The Steady-State theory suggests that the universe has always existed, that there was no beginning.  The Big Bang theory, alternatively, says there was a beginning billions of years ago, when the universe exploded into existence.  Which one is true?  As scientific theories go, neither; but, the Big Bang seems more consistent with the biblical account.  The important thing here is that we cannot know from simple observation whether there was a beginning, and science does not provide a verifiable answer.  A beginning, then, is something that we must accept on faith.

Now comes the really hard part.  “In the beginning, G-d created…”.  In order to keep it short, let’s just say that the existence of G-d cannot be directly observed, nor proven by science, so it must be accepted on faith.  Although, there is considerable evidence for the existence of G-d to the discerning eye, not the least of which is our own very existence.

“And the earth was without form, and void; and darkness was upon the face of the deep.”  These attributes of the early earth have always been somewhat puzzling to me, particularly the “without form” one.  What does it mean to be without form?  “Void” is generally understood to mean “without life” and “desolate”.  Also, there was apparently no light, and there was something called “the deep”.  Not much can be concluded here as to its consistency with what we can observe and it generally must be accepted in faith.

“And the Spirit of God moved upon the face of the waters.”  Here it gets really interesting for me because we have a real clue as to what “without form” means.  The early earth was made up mostly of water – the deep!  Water takes on the shape, or form, of that which contains it.  What shape does water have in space?  It doesn’t; it is literally without form!  Is this consistent with our observable universe?  Of course it is!  My question is, how did the writer of Genesis know this?

Another interesting observation is this.  Water is composed of 2 hydrogen atoms combined with one oxygen atom (H2O).  What are the most abundant elements in the  universe?  Hydrogen (~75%), Helium (~25%) and oxygen (<1%). “OK, what’s your point”, you might ask?  “Yes, hydrogen is abundant at 75%, but oxygen composes less than a percent of the mass of the universe.”  It is true that in the universe as a whole, oxygen is less than 1%, but oxygen composes about 47% of the mass of the earth!

Throughout the centuries there has been a perceived conflict between science and The Bible.  One of these controversies has been the meaning of the word “day.”  As we read the Genesis account, we see G-d completing, in stages, the heavens and earth in six days. “And there was evening, and there was morning—the first day,” for example.   Is it a literal day, or a symbolic day?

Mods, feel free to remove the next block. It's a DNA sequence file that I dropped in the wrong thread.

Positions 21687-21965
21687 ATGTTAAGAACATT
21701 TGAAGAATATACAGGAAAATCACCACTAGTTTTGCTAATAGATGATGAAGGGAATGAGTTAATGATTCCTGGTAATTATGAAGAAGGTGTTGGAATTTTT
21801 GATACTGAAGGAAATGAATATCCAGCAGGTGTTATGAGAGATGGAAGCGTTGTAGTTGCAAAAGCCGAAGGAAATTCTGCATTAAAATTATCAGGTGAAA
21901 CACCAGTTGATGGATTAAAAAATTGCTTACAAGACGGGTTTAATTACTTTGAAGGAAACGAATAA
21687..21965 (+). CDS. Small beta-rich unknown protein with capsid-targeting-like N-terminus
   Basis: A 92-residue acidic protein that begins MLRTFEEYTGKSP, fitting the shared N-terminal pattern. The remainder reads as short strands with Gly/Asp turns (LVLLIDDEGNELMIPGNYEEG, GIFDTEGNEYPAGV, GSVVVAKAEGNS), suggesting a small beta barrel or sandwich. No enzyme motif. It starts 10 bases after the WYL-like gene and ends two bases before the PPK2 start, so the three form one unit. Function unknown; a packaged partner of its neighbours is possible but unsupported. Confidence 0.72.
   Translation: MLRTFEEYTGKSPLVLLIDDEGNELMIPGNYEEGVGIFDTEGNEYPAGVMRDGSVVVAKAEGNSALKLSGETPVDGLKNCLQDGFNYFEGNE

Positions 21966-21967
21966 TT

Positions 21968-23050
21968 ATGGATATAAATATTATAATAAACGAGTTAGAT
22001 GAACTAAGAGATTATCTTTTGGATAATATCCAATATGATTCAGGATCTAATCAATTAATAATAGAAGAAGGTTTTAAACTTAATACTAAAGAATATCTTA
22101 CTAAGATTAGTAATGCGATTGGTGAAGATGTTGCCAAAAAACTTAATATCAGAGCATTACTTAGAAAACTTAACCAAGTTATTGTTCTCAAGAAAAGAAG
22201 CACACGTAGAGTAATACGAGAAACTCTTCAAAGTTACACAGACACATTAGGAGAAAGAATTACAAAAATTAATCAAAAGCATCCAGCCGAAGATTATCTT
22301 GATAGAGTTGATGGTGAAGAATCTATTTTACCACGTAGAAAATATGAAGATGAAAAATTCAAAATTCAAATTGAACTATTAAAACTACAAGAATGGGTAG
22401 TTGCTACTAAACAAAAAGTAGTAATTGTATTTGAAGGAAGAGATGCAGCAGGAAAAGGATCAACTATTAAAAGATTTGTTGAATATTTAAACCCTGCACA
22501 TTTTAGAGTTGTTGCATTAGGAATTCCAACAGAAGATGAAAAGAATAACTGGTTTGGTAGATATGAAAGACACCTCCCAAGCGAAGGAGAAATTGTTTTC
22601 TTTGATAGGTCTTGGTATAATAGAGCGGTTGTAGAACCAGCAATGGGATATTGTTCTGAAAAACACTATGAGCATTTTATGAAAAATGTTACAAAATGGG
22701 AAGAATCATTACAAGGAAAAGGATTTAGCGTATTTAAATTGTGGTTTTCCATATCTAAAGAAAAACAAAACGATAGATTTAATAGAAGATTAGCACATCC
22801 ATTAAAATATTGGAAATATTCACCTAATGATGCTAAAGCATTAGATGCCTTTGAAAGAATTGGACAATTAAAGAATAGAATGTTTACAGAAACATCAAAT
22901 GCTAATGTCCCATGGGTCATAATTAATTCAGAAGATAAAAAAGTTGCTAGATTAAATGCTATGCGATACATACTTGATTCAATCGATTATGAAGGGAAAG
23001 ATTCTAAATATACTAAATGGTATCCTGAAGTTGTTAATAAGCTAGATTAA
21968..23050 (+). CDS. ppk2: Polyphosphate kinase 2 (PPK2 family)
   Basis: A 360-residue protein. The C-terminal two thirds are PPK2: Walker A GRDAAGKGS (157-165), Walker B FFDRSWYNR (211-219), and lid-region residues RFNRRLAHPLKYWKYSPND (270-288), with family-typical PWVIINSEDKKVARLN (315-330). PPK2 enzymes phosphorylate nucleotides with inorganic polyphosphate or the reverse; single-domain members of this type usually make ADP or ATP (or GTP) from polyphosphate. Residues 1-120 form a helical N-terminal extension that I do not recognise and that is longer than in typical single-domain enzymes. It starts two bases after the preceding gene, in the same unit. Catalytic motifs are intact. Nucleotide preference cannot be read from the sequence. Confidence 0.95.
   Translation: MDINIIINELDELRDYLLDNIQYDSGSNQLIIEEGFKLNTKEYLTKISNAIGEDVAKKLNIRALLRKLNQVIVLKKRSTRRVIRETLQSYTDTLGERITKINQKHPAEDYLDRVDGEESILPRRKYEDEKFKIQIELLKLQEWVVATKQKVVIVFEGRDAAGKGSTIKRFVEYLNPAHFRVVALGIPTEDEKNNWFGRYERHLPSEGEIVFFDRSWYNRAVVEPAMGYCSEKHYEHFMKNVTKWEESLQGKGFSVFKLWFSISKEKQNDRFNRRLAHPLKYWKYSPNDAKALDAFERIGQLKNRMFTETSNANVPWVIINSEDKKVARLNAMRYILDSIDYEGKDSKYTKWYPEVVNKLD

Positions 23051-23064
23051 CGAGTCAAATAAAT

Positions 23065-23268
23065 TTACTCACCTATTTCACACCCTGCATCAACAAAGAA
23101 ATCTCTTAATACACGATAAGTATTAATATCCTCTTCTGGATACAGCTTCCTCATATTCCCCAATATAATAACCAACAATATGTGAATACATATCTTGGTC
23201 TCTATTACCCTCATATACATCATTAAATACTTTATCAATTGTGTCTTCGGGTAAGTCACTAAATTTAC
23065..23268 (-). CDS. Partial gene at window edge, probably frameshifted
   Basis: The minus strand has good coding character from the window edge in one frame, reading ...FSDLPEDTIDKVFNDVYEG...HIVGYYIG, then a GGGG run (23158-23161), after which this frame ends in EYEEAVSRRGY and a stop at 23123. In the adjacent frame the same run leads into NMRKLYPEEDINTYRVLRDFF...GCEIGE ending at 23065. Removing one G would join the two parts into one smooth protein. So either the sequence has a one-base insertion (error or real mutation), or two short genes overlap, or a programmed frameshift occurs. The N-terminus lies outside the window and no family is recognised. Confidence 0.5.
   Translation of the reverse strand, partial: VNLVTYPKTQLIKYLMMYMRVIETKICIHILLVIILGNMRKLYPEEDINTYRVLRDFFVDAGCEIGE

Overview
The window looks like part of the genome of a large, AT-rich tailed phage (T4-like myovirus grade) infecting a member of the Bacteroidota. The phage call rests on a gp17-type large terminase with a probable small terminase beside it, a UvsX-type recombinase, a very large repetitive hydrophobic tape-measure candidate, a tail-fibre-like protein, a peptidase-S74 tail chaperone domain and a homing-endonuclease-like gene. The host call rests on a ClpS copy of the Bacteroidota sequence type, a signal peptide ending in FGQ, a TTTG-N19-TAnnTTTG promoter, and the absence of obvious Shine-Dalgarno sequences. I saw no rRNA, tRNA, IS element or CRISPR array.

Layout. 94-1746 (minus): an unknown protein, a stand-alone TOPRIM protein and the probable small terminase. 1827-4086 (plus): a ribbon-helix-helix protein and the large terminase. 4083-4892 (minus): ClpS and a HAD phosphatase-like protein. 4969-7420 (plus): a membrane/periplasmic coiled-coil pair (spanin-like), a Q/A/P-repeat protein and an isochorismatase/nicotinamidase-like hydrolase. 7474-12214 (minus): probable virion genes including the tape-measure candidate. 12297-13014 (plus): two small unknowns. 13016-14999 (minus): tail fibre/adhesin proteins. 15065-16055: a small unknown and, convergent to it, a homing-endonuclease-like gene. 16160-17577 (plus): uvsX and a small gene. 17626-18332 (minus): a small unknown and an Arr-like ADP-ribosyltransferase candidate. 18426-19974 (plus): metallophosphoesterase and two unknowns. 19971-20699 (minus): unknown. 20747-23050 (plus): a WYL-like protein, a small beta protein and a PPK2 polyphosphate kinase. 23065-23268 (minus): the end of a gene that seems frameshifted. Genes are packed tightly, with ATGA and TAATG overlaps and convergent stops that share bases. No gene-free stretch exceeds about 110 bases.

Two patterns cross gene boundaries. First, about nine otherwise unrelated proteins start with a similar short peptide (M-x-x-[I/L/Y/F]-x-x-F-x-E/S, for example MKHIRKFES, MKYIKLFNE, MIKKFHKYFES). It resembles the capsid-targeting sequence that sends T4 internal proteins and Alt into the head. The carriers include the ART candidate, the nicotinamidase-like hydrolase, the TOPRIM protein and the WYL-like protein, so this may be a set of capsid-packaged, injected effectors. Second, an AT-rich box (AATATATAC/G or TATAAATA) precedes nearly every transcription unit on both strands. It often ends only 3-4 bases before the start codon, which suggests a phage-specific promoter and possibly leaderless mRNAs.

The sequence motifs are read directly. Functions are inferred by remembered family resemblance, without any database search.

As previously stated, the Bible is not a science book and should not be read as such.  It purports to provide eternal truth, not temporal facts.  But as also indicated above, it should at least be consistent with observable known facts.  So, how long is a day?  If you answer 24 hours, you would of course be correct and if we accept this answer and interpret the passages in Genesis literally, then it would seem to indicate that the universe was completed in six 24 hour periods of time.

The only possible escape from this conclusion would seem to be to interpret these passages symbolically and say they indicate some very long eras of undetermined length.

But there is another equally valid definition of the word day, and that is the amount of time it takes the earth to rotate on its axis.  Using this definition changes things considerably. While it is true that currently the earth takes 24 hours to rotate on its axis one complete turn, that doesn’t mean that it has always been that way, and it probably wasn’t.  Why do I say that?

If we go back to the starting verses, the earth was an amorphous mass in space composed primarily of water.  Since the following verses indicate a “day,” we can conclude that this mass was spinning, probably very slowly as compared to today (there is a reason for this conclusion which should become clearer as we proceed).

Under this definition, a day could have initially been many thousands of years long and over time become much shorter. It would become shorter due to the law of conservation of angular momentum.  This is the simple observation that as a spinning object gets smaller, it spins at a faster rate. Think of a spinning ice skater. So it would have been with the earth.  As G-d coalesced the earth into a smaller, denser, rounder object, its rotation would speed up considerably.  It is very possible that the first day of creation was much longer than the last day, and the seventh day, the day of rest, may in fact have been the current 24 hour day.

 The Bible tells a story.  Many believe that the the story is true, that it represents actual history, past, present, and future (called prophecy).  If this is the case then the Bible would need to be reconcilable with human experience.  The problem is, it often seems not to be.  But is the problem with the Bible?  Or is it with the reader?